Believing not only that Davenport would be an asset to her Fed Cup squad, but that she was capable of fulfilling her Olympic dreams, Garrison quickly added the SoCal native to the Fed Cup team playing Germany in the quarterfinals this past weekend in La Jolla, Calif.

"It gives her something to strive for and the timing has worked out," said Garrison of Davenport's hopes of going to Beijing. "Timing is everything to when she had the baby, that her body is back in shape and she started by winning some matches. I think she's going to have a good summer."

After winning her third title since her return at the Auckland tournament the first week of the 2008 season, Davenport's incredible luck tarnished a bit when she fell to eventual champion Maria Sharapova in the second round of the Australian Open. And she didn't have the best of Fed Cup outings against Germany. She went into the weekend not having lost a Fed Cup match since 1994, but was defeated in the opening match by little-known Sabine Lisicki before regrouping to beat teen Julia Georges in her second singles match. She then teamed with Lisa Raymond to defeat Ana-Lena Groenefeld and Tatjana Malek for an eventual 4-1 U.S. victory and a trip to Moscow to face Russia in the Fed Cup semifinals in April.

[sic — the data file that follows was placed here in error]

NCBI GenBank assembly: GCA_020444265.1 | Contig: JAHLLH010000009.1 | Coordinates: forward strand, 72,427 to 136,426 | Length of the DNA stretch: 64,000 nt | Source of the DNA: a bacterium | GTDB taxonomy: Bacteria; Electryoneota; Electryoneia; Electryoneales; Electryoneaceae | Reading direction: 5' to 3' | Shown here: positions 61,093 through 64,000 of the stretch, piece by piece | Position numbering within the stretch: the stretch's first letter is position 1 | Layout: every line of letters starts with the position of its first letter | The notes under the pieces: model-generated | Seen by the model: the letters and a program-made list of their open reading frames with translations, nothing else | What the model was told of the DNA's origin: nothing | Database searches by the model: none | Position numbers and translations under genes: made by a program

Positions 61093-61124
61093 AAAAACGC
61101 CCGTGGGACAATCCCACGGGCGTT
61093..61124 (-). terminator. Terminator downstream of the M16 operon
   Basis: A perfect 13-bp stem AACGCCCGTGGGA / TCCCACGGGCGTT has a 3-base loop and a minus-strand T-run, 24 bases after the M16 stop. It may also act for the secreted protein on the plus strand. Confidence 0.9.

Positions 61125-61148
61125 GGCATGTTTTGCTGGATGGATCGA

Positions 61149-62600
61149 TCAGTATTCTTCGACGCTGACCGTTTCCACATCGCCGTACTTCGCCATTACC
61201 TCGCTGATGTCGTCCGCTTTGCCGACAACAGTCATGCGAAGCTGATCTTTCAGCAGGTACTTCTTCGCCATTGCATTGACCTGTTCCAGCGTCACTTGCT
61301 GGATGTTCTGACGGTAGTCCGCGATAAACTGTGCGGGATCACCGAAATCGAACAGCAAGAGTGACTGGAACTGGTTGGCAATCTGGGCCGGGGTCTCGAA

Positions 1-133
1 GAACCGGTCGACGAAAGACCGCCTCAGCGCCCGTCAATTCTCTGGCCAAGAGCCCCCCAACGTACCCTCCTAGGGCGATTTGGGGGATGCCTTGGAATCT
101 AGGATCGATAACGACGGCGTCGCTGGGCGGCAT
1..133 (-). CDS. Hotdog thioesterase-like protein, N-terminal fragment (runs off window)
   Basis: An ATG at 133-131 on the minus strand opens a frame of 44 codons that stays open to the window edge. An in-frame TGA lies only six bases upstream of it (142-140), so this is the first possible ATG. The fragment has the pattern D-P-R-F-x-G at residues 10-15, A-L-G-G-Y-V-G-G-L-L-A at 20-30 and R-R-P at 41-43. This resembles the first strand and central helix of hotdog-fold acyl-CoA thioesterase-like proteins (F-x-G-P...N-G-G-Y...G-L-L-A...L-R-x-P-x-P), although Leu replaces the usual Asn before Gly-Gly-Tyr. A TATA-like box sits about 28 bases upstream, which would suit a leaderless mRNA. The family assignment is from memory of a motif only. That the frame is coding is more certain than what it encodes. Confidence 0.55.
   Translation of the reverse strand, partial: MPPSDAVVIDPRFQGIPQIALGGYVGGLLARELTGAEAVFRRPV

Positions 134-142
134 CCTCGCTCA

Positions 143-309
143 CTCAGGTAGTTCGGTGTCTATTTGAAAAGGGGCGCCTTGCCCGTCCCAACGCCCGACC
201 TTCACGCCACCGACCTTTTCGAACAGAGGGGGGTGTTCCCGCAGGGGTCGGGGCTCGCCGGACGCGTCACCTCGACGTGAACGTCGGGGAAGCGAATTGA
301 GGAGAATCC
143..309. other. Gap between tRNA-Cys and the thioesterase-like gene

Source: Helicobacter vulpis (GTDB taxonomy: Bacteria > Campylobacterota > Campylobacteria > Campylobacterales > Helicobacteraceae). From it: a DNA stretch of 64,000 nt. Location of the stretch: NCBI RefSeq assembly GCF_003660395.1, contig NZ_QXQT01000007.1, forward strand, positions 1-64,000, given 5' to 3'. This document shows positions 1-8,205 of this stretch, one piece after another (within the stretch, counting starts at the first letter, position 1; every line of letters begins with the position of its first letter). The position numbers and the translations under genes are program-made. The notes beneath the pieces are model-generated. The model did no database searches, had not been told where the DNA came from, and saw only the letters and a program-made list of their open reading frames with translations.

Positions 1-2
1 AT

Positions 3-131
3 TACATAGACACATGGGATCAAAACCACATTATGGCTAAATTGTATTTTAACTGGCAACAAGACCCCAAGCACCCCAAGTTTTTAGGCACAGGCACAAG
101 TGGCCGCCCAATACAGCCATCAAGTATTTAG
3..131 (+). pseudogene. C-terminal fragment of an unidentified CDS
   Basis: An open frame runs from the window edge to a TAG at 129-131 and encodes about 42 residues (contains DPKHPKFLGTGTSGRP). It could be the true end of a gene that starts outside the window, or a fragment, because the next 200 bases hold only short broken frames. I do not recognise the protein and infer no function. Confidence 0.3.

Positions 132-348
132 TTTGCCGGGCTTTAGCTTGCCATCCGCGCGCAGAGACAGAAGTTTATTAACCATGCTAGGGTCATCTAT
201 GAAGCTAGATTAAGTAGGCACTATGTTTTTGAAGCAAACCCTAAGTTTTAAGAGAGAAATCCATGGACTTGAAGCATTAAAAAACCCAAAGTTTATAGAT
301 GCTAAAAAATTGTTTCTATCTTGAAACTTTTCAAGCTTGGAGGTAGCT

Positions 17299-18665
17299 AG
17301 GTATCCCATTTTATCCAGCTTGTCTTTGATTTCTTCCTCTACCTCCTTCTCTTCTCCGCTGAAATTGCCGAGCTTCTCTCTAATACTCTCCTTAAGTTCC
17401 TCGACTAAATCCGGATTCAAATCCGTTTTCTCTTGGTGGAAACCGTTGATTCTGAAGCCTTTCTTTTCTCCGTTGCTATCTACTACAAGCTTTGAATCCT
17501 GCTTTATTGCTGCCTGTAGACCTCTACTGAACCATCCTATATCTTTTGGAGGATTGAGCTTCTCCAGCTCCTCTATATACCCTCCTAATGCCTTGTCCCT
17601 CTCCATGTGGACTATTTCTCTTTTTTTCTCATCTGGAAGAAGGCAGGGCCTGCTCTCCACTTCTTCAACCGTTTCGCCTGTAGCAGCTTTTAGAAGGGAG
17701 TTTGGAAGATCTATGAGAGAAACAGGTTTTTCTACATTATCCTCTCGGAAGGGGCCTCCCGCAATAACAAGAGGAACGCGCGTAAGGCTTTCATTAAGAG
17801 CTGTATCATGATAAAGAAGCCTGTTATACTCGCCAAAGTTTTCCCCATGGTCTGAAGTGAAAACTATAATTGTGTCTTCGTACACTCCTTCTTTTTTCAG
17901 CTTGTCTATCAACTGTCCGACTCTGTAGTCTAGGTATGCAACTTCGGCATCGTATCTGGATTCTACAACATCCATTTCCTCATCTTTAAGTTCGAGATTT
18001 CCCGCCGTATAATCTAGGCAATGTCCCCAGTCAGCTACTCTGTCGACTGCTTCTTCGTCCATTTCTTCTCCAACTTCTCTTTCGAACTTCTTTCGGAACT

While Davenport might no longer have her heart set on Olympic gold, admitting that scoring silver or bronze would be a huge thrill, she insists it's actually not all about taking a medal home.

"To me it's more about the experience and being an American and cheering all the other American athletes on," Davenport said. "You realize what you have in common and every athlete has stuff in common no matter what their sport is like. And you have so much respect for any athlete in any sport -- it could be archery, it could be a marathoner -- it doesn't matter. Anyone who is the best in their field, you know what it took to get there for that person, all the sacrifice. It's kind of like an instant sorority or fraternity for all of the American athletes bonded together for one goal of trying to win medals for your country. You wear your red, white and blue proudly for the opening ceremonies."